By Wilawan Watcharasakwej
A delegation from Thailand’s mainly Muslim far south held talks with Hamas in Iran to call for the release of 22 Thais taken hostage during the Palestinian group’s Oct. 7 attacks on Israel, a top delegate said Wednesday.
Areepen Uttarasin, an adviser to House Speaker Wan Muhamad Noor Matha and the leader of the delegation, said representatives from Hamas – whom he did not identify for security concerns, promised to release the farm hands from Thailand “because they want those Thais to come back home.”
The Thais were abducted from agricultural areas in southern Israel when the Palestinian militant group broke through a fence sealing off the Gaza Strip from the Jewish state during the attacks that left hundreds of Israeli civilians dead, according to reports.
“We said to them, we came there to beg for mercy for the Thai workers because they have nothing to do with the war,” Areepen told reporters at Parliament on Wednesday after the delegation returned home from Iran on Tuesday.
“They told us to inform their relatives that they were treated well and faced no hardship. But to fix the release date may not be possible because they may be harmed by the opponent’s bombardment,” he said. “So they [Hamas] are waiting for a good time and will release them at once then.”
During their trip to Iran that began on Oct. 26, the delegation from Thailand’s Deep South met with Hamas officials and an adviser to Iranian President Ebrahim Raisi, officials said. Iran backs Hamas, which Israel, the United States and other Western countries have branded a terrorist organization.
Since the surprise attacks on Oct. 7, Israel has hit back hard with constant aerial bombardments of densely populated Gaza. In the past several days, the Israeli military has launched ground strikes into the Palestinian enclave, which is controlled by Hamas.
On Wednesday, the Associated Press reported that the Palestinian death toll had reached more than 8,700, citing information from Gaza’s health ministry in Gaza, while more than 125 Palestinians had been killed in the West Bank. Israel reported that more than 1,400 Israelis had been killed.
Thailand’s house speaker is from the Deep South, a predominantly Malay Muslim border region where a separatist insurgency has simmered for decades. It was not immediately clear whether the government of Srettha Thavisin, the new prime minister of Buddhist-majority Thailand, had approved the trip.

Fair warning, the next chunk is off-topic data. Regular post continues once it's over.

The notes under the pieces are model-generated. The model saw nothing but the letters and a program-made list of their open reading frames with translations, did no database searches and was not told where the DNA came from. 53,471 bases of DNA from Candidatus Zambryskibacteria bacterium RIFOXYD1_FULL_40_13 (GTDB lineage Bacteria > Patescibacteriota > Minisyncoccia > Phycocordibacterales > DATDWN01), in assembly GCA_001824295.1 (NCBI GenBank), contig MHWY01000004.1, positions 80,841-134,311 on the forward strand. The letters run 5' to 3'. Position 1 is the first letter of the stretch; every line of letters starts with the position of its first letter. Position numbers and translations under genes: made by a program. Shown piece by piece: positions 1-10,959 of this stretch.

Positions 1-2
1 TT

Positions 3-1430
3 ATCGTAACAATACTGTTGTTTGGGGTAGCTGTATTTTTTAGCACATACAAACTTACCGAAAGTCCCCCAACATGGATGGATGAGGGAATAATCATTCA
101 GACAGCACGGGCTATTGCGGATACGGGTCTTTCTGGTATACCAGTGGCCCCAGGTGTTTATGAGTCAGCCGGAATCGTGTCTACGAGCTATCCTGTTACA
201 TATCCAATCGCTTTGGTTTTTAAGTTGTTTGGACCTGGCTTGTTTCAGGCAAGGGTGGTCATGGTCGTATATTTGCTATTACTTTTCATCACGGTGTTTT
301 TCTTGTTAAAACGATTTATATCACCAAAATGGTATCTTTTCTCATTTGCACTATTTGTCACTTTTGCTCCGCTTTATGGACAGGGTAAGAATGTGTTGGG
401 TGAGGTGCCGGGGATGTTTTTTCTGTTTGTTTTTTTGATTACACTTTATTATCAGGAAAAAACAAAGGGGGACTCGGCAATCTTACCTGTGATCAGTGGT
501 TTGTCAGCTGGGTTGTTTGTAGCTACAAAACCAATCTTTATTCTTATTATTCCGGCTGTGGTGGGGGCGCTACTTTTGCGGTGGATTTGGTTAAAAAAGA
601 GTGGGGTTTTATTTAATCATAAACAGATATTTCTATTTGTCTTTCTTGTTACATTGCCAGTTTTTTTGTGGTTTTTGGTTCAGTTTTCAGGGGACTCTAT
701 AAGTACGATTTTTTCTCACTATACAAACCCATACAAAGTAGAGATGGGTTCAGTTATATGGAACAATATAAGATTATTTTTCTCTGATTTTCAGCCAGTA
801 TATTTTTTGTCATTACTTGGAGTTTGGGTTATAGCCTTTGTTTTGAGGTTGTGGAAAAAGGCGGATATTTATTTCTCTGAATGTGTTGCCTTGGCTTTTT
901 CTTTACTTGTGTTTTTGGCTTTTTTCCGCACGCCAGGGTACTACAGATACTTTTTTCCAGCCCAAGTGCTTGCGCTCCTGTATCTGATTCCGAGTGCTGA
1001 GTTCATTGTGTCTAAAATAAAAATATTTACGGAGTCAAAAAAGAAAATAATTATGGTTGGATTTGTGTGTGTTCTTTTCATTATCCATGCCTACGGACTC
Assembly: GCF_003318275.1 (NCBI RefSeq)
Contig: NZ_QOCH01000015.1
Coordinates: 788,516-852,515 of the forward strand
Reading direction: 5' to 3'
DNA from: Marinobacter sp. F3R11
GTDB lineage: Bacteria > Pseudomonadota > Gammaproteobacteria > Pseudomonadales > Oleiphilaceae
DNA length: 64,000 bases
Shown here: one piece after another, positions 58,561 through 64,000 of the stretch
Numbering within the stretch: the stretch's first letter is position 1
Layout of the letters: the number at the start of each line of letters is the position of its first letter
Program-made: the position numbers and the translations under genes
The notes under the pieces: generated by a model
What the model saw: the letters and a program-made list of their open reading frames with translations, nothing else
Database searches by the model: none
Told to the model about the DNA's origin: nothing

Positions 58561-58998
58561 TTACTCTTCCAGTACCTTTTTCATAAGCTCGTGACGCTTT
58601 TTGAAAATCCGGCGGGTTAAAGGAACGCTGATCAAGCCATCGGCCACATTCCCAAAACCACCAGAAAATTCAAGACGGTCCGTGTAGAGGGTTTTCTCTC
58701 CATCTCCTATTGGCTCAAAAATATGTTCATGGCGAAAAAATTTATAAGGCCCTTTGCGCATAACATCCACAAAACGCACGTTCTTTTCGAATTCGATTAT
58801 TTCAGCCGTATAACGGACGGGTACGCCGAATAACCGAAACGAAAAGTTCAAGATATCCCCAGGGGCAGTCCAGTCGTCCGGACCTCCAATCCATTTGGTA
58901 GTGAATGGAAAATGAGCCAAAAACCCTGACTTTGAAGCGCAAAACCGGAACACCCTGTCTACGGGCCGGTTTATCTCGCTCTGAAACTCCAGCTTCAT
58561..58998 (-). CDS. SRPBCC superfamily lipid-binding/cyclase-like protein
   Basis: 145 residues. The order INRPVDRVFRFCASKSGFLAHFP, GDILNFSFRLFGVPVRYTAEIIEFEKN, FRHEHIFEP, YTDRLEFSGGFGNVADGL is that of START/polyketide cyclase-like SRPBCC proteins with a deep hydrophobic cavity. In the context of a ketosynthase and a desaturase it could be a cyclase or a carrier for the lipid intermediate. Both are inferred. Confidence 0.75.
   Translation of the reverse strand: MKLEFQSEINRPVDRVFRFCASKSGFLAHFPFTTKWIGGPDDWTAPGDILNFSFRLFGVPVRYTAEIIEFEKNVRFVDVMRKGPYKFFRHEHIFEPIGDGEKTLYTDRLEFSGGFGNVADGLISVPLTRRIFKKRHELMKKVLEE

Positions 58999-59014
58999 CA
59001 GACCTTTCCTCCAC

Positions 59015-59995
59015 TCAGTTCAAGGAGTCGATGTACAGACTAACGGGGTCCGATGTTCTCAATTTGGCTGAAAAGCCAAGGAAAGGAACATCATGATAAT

Areepen said he and his delegation were unable to speak with the 22 hostages during a meeting in Iran last Thursday.
“It’s dangerous to use a phone because when [the Israeli forces] catch the signal, bombardment will begin. They [Hamas] wanted to take me to see them, but I decided not to.”
On Wednesday, the Thai foreign ministry reported that 32 Thais had died, and 19 were injured along with the 22 who were abducted. More than 8,300 Thais have returned home while more than 21,500 Thais, mostly agricultural workers, remain in Israel.
Areepen said the Hamas leaders expressed concern about the group’s image after Thai workers claimed they were inhumanely attacked by Hamas fighters.
“They said the reported brutality against Thai nationals was not good news. When the barriers were broken and the fighters stormed in, there might have been chaotic shooting, but Hamas did not harm them,” Areepen said the leaders assured him.
Dr. M chats with Hamas leader
Meanwhile in neighboring Malaysia, former Prime Minister Mahathir Mohamad on Wednesday posted to X a portion of a 15-minute phone conversation he had with Ismail Haniyeh, a senior Hamas official, on Oct. 27.
“What is happening now is no longer war. It is genocide,” said the 98-year-old former PM, according to a transcript.
Mahathir, who was not meeting with Haniyeh as a representative of Malaysia’s government, is known to be a virulent critic of Israel and for making antisemitic remarks.
“I fully agree with you that this is not acts of terrorism [by Hamas] but this is the people of Palestine wanting to regain their own land. They are fighting for their own liberation,” he told Haniyeh, referring to the attacks on Oct. 7 and calling them “fully justified.”
According to a transcript of the conversation, “Ismail Haniyeh said what happened on Oct. 7 was not a sudden act but a retaliation [for] Israel’s aggression in Al Quds, the West Bank and Gaza, the continuous siege of Gaza and the escalation of occupation of settlements in West Bank as well as the storming of the Al-Aqsa [Mosque] on a daily basis.”
In 2020, when he was PM, Mahathir welcomed Haniyeh, the chief of Hamas’ political wing, to his office in Putrajaya.
The Oct. 26 meeting between the delegates from Thailand’s Deep South and Hamas leaders occurred days before Thai Foreign Minister Parnpree Bahiddha-Nukara met on Tuesday with Hossein Amir-Abdollahian, Iran’s foreign minister, during a trip to Qatar, according to a Facebook post.
“On this occasion, the Thai side requested cooperation and support from the Iranian side to expedite for the release of the innocent hostages, both foreigners and Thais, for which the Iranian side confirmed its full support,” the Thai Ministry of Foreign Affairs said in the Facebook post.
The post did not release details of the Iranian official’s comment.
On Wednesday, Thai Prime Minister Srettha spoke by phone with Israeli Prime Minister Benjamin Netanyahu, according to another foreign ministry post.
“Srettha also expressed his gratitude to the Israeli authorities for the support rendered to the Thai side in facilitating the evacuation flights of Thai nationals during the past two weeks,” the post said. “In reply, Prime Minister Netanyahu gave assurances that the Thai workers currently residing in Israel will be well taken care of.”
Ili Shazwani Ihsan contributed to this report.